RogerBW's Blog

Blood & Treasure season 1 31 January 2020

2019 thriller, 12 episodes. An antiquities expert and an art thief work together to catch a terrorist who funds his activities through the sale of ancient artefacts.

He's a cop (well, ex-FBI, but definitely a straight arrow), she's a thief. They hunt terrorists!

I didn't expect much from this series, and I didn't get any surprises, but I watched it because it was trying to do something more interesting than generic adventure. Clearly someone involved in production has seen the Thin Man films and they're trying to do snappy dialogue between the leads, but there isn't anyone on the team competent to carry it off. They attempt conspiracy thriller of the who-can-you-trust school, but it's always fairly clear who's untrustworthy. At times the show is trying to be a modern Indiana Jones, but it does it with explicit references (like losing a hat, or saying "they're digging in the wrong place") and making it clear to the least aware viewer that this is a reference rather than trying to do something more than mere imitation.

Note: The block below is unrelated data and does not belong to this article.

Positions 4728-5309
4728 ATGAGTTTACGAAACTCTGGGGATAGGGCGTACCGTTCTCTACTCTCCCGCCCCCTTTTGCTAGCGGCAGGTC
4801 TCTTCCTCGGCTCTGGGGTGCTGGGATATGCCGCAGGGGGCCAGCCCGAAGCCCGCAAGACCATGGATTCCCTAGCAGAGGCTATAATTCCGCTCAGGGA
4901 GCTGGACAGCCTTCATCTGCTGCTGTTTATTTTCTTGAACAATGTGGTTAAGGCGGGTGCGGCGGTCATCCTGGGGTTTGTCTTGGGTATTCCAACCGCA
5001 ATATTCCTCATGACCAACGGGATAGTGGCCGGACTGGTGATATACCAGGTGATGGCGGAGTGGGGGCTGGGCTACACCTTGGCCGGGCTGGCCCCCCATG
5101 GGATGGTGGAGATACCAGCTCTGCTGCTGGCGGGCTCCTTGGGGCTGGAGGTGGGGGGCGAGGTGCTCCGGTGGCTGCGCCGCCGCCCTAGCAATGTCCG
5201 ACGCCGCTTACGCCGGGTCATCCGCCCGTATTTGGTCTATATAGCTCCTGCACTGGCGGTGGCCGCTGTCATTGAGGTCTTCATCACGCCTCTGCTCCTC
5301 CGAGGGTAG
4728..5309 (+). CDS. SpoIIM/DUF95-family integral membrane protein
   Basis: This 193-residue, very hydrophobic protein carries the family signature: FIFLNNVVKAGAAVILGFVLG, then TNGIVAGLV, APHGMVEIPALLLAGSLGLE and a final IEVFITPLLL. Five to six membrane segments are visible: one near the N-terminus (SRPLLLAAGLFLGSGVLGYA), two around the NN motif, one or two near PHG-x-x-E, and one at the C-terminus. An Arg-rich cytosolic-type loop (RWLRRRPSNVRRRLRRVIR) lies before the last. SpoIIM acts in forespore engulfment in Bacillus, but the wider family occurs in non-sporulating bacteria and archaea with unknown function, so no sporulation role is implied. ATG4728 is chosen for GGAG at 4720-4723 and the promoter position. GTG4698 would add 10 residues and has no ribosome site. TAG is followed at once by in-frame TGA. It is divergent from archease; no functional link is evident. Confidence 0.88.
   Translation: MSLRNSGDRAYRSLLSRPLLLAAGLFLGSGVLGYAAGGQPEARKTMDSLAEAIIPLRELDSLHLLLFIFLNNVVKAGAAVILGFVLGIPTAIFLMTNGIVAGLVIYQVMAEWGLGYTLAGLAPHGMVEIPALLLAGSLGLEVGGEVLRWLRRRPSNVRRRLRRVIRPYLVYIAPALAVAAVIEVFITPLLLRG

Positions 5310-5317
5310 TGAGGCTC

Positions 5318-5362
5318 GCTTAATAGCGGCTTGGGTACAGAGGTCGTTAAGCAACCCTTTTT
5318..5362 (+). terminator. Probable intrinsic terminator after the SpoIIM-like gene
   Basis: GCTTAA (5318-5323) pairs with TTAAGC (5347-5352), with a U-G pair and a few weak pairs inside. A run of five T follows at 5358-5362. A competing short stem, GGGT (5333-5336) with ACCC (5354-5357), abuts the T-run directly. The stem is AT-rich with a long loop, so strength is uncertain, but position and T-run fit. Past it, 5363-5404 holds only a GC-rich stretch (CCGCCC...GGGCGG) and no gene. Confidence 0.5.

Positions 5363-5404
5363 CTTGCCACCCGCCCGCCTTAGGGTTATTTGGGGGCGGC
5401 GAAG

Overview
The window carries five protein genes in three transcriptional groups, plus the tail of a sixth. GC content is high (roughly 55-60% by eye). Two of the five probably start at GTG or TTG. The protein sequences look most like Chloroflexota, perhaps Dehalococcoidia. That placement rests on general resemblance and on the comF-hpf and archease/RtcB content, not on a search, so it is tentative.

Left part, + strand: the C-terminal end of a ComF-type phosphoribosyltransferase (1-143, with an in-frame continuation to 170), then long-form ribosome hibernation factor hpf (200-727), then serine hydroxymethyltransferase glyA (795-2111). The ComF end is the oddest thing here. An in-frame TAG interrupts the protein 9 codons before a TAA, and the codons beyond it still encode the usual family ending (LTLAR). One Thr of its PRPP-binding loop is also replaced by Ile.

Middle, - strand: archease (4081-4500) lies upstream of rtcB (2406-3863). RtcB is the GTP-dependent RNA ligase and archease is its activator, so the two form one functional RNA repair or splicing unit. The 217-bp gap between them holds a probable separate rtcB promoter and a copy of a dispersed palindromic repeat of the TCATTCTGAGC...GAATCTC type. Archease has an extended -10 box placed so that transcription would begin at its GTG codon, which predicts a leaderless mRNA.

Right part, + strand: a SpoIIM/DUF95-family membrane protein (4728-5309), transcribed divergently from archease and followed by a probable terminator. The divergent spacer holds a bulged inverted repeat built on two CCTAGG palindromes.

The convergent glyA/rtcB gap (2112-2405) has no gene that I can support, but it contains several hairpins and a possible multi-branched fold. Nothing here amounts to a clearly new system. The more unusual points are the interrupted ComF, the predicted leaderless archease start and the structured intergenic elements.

All right, this is going out on American network TV, so cultural imperialism comes with the territory: it's fine to dismiss locals with "that belongs in a museum" while never pointing out that the museum will be in America where the locals won't get to see it.

But this is also a show in which we discover that a hidden Nazi sanctuary in the basement of a castle, untouched since 1945, still has working light bulbs and a mains power connection. So, you know.

(Also, when you're having a gunfight in a container yard, the 2mm mild steel walls will absolutely protect you from rifle bullets.)

But that's the rubbish. There is some good here, which is why I watched to the end of the season, and I have to say it's mostly embodied in the leads, who make a good fist of the stupid things they're required to say as conspiracies pile on conspiracies, with multiple flashbacks (with a handy world map and calendar) per episode to let you know what happened in the past to make the present come out like this.

It's absolutely disposable TV, but it has some surprisingly enjoyable moments. It's been renewed for a second season.

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